Analysis: Winnipeg Jets’ reunion of Copp and Lowry was done with purpose

This latest turn of the line blender was done with a very specific goal in mind.

Of course the element of familiarity was part of this latest shuffling of the lines by Winnipeg Jets head coach Paul Maurice, but the root of the decision went much deeper than simply reuniting a trio that enjoyed ample offensive success earlier this season.

There is little doubt Maurice is hoping that Kyle Connor, Pierre-Luc Dubois and Evgeny Svechnikov can recreate some of their chemistry as the Jets get set to open a pivotal stretch of four games before the Christmas break, beginning with Friday’s tilt against Alex Ovechkin and the Washington Capitals.

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RAW: Winnipeg Jets Paul Maurice Interview – Dec. 14

“Yeah, we had some great success early on,” said Connor, who is tops on the Jets in scoring with 18 goals and 32 points in 28 games. “Just one of those things where we can see if we can re-create some magic.”

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The reunion of Andrew Copp with Adam Lowry and Dominic Toninanto now riding shotgun that was also garnering a great deal of attention during Wednesday’s session with reporters.

“Balance would be another way of looking at it,” said Maurice. “We have to get more role identification from our bottom six forwards. If they’re not going to generate much (offence), they have to shut down. We have to get another line we can use. Especially when you look at the next four opponents. They’re going to be two lines deep of skill. There has to be more than one line and we can’t suffer through somebody having an off night and playing against the other team’s best.”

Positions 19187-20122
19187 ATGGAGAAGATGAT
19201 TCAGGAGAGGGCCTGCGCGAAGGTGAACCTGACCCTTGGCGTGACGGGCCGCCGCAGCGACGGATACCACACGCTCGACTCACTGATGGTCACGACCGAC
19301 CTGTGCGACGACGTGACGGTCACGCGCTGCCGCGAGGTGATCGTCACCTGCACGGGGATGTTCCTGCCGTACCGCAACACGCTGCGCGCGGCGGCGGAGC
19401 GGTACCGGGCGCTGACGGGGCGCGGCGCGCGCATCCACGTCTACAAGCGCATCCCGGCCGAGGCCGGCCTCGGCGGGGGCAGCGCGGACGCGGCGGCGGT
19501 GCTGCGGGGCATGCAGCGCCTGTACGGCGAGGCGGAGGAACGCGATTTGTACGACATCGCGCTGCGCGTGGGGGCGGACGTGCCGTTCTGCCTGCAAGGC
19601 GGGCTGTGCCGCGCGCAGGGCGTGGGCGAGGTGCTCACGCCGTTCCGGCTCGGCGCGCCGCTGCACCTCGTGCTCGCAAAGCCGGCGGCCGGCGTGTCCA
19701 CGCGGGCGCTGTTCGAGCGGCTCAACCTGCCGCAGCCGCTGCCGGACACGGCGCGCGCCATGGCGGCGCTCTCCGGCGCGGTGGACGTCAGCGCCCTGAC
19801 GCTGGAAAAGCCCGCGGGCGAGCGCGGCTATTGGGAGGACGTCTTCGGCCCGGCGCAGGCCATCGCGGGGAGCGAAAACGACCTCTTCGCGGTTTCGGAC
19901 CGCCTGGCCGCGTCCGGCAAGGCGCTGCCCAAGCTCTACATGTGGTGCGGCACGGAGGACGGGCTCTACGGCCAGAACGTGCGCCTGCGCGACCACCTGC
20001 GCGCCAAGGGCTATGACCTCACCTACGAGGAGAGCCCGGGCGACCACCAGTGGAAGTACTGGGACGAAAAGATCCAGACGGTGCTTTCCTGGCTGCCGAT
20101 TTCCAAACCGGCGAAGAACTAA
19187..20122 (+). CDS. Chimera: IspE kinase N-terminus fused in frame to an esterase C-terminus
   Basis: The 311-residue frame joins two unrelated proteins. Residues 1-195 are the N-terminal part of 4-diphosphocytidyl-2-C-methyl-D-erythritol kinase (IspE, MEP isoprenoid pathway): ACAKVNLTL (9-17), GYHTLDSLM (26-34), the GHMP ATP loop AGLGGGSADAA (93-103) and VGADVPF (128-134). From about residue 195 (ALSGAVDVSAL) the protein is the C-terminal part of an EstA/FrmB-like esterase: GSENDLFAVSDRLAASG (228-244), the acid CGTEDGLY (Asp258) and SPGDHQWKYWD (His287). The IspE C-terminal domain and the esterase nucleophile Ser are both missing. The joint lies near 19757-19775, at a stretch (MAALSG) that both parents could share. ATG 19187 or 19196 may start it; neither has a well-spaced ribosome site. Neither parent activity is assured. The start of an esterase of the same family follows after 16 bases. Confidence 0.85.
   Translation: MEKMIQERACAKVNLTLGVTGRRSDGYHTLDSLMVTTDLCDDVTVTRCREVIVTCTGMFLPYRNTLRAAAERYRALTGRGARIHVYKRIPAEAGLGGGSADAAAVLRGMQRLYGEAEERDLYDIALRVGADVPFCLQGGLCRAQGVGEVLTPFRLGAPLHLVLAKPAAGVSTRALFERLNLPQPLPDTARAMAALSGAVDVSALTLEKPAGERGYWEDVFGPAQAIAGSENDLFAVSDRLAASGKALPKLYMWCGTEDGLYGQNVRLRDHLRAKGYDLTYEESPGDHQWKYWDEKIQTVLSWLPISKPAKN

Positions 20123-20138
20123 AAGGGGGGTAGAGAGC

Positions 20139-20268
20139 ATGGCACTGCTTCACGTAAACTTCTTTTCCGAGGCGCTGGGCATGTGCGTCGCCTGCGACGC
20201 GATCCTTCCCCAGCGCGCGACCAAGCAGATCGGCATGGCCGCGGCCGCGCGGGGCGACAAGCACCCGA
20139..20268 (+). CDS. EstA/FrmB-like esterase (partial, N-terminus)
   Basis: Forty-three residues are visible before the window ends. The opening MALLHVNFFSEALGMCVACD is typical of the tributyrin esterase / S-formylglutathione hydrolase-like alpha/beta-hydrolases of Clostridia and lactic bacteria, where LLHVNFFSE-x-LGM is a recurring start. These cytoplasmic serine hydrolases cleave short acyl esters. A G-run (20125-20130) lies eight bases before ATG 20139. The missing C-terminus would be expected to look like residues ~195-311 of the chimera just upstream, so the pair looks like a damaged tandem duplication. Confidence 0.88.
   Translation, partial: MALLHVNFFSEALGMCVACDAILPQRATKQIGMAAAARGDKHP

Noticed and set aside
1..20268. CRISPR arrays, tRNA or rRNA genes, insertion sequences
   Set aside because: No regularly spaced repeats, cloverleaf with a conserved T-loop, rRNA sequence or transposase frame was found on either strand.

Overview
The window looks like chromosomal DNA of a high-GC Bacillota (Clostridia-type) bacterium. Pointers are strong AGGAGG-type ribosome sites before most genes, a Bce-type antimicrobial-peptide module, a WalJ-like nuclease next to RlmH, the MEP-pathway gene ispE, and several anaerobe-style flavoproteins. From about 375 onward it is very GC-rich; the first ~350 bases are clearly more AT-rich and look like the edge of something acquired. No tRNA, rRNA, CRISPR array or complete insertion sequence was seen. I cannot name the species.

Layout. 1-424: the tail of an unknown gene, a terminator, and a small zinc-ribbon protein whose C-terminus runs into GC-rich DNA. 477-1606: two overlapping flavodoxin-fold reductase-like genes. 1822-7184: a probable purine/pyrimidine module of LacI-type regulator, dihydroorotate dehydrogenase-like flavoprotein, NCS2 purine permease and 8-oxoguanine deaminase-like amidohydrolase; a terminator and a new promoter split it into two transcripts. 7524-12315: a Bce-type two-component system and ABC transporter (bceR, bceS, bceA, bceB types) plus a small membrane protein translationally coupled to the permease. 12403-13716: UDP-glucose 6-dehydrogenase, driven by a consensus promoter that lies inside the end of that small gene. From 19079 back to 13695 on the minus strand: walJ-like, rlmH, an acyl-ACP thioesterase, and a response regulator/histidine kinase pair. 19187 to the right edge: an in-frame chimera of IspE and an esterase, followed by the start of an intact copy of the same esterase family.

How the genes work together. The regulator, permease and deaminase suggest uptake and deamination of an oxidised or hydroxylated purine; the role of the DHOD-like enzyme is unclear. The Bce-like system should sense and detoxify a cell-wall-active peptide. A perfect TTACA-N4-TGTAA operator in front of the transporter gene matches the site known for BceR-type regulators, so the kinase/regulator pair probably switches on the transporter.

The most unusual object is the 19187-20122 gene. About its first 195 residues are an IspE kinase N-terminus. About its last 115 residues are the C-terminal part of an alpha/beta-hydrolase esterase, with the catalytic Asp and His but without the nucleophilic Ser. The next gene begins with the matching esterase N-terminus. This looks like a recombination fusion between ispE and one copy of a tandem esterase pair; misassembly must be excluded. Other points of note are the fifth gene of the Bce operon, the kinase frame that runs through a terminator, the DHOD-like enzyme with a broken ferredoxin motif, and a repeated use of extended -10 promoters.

As the Jets search – and struggle – for consistency continues, therein lies the rub.

On far too many nights this season, the Jets have been far too reliant on one line to produce offensively.

To put it another way, the scoring simply hasn’t been spread out enough and that’s part of the reason the Jets have gone from battling for top spot in the Central Division and Western Conference to slugging it out with a handful of teams on the bubble.

On Friday night, the Jets trio of Mark Scheifele, Blake Wheeler and Connor were flying, seemingly generating scoring chances at will, but they didn’t get much support from the rest of the group – thanks in part to the brilliance of Vancouver Canucks goalie Thatcher Demko.

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Then in Tuesday’s disheartening 4-2 loss to the Buffalo Sabres, it was Dubois and Nikolaj Ehlers getting a lot of accomplished, but they didn’t have much help and that was part of the reason Maurice split them up during third period in an effort to spread the offence around and try to get a few more guys going.

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For a team that doesn’t appear to be lacking forward depth, this development has been a bit confusing to dissect.

When you look at the skill set of the group, there is enough talent but on many nights, the finish hasn’t been happening at a high enough level and the Jets must continue to work at going to the hard areas around the net with greater frequency.

But this stretches much deeper than just the offensive side of the game.

For much of the past several seasons, Maurice has leaned heavily on Copp and Lowry in a shutdown role, no matter who was used on the right wing with them.

With Copp spending a lot of time in the top-6 though during the last season and change, the Jets haven’t been running a traditional checking line against the opponents best offensive players nearly as often as they did before.

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The Dubois and Scheifele lines have handled the responsibility on many nights – with Copp filling in that role when Scheifele was out with Covid-19 for five games earlier this season.

Part of that responsibility will now go back to falling on Lowry’s shoulders and you can be sure he’ll be quick to embrace that change.

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RAW: Winnipeg Jets Schmidt & Ehlers Interview – Dec. 14

But what about Copp, who got off to a hot start offensively but has tailed off a bit of late?